It’s just over a week into February and already there are three unique and remarkable competitors for this post.
Mugabe almost won with his complete denial of tripping over a red carpet and the resulting memes that have swept the internet.
Also tempting was the riot at the Africa Cup football semi-finals. Equatorial Guinea fans were pissed that their team was losing and started throwing stuff. Apparently, police tried to quell the uprising but we viewers at home could only see the helicopter they sent in three separate times which didn’t accomplish anything. I think they just wanted to show off and/or play with, their whirlybird.
I’m going with the local story though, this compelling read from the Namibian, an English-language newspaper over here:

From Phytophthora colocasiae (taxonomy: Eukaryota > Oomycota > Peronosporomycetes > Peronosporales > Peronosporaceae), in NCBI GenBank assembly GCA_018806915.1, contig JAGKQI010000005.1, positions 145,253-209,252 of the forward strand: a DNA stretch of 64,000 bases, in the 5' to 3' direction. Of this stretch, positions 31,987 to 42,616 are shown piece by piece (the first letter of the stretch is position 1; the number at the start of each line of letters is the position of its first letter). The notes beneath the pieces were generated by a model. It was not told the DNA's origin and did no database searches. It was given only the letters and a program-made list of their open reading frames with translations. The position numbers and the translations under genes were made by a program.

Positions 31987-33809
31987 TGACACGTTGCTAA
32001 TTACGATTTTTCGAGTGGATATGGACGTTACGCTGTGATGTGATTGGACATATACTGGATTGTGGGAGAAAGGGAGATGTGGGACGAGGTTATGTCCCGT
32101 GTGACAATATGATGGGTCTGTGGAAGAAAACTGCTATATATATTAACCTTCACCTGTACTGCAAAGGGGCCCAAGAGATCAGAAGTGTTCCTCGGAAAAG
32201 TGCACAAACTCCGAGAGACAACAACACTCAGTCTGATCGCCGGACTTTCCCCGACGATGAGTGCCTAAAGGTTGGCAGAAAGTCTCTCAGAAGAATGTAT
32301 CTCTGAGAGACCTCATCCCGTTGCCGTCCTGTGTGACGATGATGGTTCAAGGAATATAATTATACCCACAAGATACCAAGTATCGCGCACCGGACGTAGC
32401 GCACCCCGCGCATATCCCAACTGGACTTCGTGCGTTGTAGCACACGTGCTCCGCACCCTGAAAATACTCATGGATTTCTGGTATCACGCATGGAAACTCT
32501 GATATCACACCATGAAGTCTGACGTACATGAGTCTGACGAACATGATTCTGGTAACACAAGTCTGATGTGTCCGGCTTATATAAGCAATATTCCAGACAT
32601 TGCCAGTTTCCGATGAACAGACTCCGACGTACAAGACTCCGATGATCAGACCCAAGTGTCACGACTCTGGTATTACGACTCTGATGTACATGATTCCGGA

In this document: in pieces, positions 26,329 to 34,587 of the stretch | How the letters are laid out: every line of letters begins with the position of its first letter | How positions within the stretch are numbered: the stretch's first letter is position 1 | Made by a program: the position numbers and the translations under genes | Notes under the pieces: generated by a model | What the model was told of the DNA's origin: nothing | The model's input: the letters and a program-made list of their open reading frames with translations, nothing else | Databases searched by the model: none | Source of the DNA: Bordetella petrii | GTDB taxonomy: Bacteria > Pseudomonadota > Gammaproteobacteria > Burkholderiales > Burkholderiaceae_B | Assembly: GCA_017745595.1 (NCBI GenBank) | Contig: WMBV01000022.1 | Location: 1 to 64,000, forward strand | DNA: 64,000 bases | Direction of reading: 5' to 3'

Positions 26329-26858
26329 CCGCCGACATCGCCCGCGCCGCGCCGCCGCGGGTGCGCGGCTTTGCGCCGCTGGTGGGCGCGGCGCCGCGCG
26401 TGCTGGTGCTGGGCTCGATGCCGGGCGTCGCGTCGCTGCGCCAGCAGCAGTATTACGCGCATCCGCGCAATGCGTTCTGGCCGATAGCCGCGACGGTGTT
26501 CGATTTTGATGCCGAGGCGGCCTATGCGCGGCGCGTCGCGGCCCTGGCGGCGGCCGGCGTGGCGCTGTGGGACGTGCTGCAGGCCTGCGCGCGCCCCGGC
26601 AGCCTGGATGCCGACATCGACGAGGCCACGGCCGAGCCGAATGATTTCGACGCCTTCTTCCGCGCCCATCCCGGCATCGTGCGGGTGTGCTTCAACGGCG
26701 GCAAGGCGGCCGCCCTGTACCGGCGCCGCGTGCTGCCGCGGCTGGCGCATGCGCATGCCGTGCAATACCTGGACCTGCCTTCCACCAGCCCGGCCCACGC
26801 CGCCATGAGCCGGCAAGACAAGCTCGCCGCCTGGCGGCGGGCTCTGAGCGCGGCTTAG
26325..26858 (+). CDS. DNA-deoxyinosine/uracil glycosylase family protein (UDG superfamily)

As far as I can tell, a newspaper’s job is to inform its readers; tell them stuff they do not already know.
One thing all Namibians are very well aware of is that it is not raining.
Yet, in the first paragraph, readers were informed that a new bulletin “indicated that rainfall was generally low in the north-west and north-central parts of Namibia in November and December”. And that satellite images of vegetation also indicated below-average grazing conditions in some of the northern areas.
Surely, this million-dollar satellite could be put to better use.
The article goes on to tell us that the rest of the season could
bring normal or below normal rains. Which could
reduce crop yields and delay harvests. It all depends on an El Niño event that might
occur in the 2014/2015 season.
But, it concludes, “not all El Niño events have resulted in low rainfall in the region, with some areas being more regularly affected than others”.
Thank goodness for the falling dictators and rioting soccer fans to fill the rest of the newspaper.